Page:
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iPhone  header logo

Jet Set Go

For: iPhone   Also on: iPad

Plane good

Product: Jet Set Go | Developer: BigStack Studios | Publisher: Chillingo | Format: iPhone | Genre: Simulation, Strategy | Players: 1 | Version: Europe | App version: 1.0
 
Jet Set Go iPhone, thumbnail 1
Chillingo may be new to the whole time-management shebang, but the leading faces at BigStack Studios certainly aren't.

Under the guise of its previous employer GamesCafe, the team behind Jet Set Go is best known for 2009's Sally's Spa.

Even if that particular effort evaded your attention, it's clear within seconds of starting its latest form of legal crack that the talent employed in this flight of fancy has been here before.

Indeed, Jet Set Go could best be described as a greatest hits package in everything but name: a time-management sim that touches base with every other big series in the genre, all rolled into one title.

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Triple agent

This means, as well as working in a travel agent fitting up customers with the perfect trips away, you'll also find yourself hopping on a plane or two, waiting tables in New York, or taking holiday snaps of visitors in front of Niagara Falls.

The game as a whole is cannily split into three main areas: serving customers efficiently in the shop to build excitement, spending the money you earn to upgrade your facilities and, finally, ensuring those trips abroad are a success.

The first and the third of those activities deliver the actual gameplay, and while your reaction time is key in each and every one of the games that result, their effectiveness differs wildly.

Thankfully, the most proficient of all the modes on offer is the main one - managing the array of travel agents around the globe that fall into your franchise.

Fitting sitting

Here, Jet Set Go revolves around the concept of moving customers through a series of chairs: one to browse the brochures, another to book a location, a further seat to sort out a hotel or flight booking, and so on.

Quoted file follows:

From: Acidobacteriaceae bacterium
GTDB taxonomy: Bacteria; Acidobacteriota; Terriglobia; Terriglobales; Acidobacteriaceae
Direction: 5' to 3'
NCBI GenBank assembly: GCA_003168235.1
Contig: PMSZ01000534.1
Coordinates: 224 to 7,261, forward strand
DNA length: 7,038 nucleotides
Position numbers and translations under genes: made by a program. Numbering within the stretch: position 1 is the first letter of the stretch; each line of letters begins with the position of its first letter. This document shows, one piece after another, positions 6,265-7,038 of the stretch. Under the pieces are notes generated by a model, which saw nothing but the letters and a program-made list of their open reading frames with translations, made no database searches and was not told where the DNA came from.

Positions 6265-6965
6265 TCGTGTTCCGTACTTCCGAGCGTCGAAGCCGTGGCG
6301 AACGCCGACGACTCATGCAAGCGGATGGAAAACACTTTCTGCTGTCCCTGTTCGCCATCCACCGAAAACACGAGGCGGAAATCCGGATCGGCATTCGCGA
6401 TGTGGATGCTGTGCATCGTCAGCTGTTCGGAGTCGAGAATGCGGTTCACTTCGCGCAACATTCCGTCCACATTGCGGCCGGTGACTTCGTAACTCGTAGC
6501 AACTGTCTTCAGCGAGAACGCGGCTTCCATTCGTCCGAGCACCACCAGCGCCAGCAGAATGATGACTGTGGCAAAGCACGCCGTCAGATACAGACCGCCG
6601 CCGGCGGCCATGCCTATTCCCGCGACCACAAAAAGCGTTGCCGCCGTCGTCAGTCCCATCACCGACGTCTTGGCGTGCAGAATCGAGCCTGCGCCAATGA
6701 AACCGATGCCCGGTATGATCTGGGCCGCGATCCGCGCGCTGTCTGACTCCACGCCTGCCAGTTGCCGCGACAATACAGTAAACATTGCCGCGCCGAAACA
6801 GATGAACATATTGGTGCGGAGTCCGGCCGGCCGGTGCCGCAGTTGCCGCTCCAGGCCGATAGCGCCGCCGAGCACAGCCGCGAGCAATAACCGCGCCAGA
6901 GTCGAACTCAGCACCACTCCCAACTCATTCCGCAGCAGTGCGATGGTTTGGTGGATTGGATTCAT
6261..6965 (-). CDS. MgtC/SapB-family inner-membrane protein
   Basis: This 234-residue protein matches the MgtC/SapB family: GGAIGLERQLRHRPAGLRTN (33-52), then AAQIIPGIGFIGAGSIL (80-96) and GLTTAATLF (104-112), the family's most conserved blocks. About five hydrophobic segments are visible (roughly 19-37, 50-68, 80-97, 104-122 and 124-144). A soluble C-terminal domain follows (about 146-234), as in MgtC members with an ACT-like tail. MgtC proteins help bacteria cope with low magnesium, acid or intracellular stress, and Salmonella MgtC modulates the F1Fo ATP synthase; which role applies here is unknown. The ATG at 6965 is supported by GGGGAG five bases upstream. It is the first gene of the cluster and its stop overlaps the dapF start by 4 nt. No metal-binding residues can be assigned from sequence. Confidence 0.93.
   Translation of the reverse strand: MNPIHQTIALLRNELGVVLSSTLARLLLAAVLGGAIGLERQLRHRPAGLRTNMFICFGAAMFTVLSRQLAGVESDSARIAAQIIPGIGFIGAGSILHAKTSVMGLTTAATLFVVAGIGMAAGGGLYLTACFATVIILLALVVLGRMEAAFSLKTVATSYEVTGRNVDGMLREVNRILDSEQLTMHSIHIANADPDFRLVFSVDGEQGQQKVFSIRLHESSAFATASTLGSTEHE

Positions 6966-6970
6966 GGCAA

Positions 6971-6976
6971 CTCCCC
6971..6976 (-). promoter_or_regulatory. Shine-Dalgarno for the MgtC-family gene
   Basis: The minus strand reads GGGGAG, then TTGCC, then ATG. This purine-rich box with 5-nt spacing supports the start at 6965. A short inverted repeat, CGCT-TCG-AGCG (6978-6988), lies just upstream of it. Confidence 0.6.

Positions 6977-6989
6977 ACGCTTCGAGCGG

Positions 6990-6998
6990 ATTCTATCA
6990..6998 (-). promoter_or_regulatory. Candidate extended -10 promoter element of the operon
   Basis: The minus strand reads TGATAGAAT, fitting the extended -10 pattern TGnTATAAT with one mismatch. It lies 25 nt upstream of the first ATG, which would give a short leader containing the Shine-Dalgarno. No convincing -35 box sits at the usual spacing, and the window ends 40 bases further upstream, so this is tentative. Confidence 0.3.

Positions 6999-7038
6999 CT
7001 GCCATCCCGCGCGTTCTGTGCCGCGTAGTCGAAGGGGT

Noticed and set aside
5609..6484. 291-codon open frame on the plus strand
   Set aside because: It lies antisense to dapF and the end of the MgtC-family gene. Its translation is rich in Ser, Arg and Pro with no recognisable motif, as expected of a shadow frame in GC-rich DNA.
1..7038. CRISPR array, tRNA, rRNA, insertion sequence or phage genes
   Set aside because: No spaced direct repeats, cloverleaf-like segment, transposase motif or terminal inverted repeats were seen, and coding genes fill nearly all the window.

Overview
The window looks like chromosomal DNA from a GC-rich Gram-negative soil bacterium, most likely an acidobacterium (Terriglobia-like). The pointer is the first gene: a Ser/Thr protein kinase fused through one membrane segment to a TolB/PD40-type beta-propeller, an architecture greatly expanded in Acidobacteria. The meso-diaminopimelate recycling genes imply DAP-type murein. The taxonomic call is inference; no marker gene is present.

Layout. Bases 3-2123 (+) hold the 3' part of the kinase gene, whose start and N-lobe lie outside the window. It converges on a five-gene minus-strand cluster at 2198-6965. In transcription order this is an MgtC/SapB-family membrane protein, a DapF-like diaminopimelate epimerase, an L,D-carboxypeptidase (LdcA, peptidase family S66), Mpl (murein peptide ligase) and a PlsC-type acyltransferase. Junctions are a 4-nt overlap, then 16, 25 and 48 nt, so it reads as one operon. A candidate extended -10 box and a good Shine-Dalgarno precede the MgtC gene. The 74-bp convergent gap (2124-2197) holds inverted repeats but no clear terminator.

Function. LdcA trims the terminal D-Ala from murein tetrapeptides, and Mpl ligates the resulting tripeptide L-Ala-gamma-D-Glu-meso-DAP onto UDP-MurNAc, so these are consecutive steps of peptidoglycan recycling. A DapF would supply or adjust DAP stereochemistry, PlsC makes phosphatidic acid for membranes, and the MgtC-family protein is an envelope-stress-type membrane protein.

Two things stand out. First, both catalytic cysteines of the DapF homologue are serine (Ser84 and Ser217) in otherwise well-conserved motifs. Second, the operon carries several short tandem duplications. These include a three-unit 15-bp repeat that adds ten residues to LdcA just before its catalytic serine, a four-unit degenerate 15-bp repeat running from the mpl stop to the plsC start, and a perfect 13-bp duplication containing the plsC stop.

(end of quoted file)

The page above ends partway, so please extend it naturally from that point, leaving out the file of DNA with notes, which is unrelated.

Not all customers will need to follow each and every step, but every last one of them will demand your attention incessantly, whether they need to be dragged with your finger to the next point in the process, or tapped on to attend to their every want and need.

It's this part of Jet Set Go that perfectly balances a sense of fairness with the hectic nature all time-management sims thrive on.

The game is beautifully weighted. Though making sure customers don't get frustrated while waiting keeps you on your toes, Jet Set Go's populous have a varied enough checklist to ensure one part of the map doesn't become overloaded while another remains sparse.

Ready for takeoff

It's not that the other mini-games on offer foul up this balance. Rather, they simply aren't as interesting.

It would be unfair to describe any as useless (a lesser developer would have served up the table-waiting game as a title in its own right), but the array of moves available crucially aren't as varied.

For example, working down at the beach merely consists of serving drinks, escorting guests to sunloungers, and turning the patrons over when they start to burn.

A trip on a cruise ship, meanwhile, takes the form of a basic rhythm-action title, where pressing the right arrows in sync with the music is the order of the day.

If nothing else, these additional chapters are a useful way of ensuring the main game doesn't drag, meaning this three-in-one package - pun intended - feels well executed and all-encompassing.

More importantly than that, the meat of play is a rare beast within the genre: fair, fun, and anything but a holiday.
 
Jet Set Go
Reviewer photo
Keith Andrew | 4 August 2011
A mammoth package indeed, Jet Set Go takes the 'greatest hits' approach, and manages to deliver a fair yet fiercely addictive time-management sim
 
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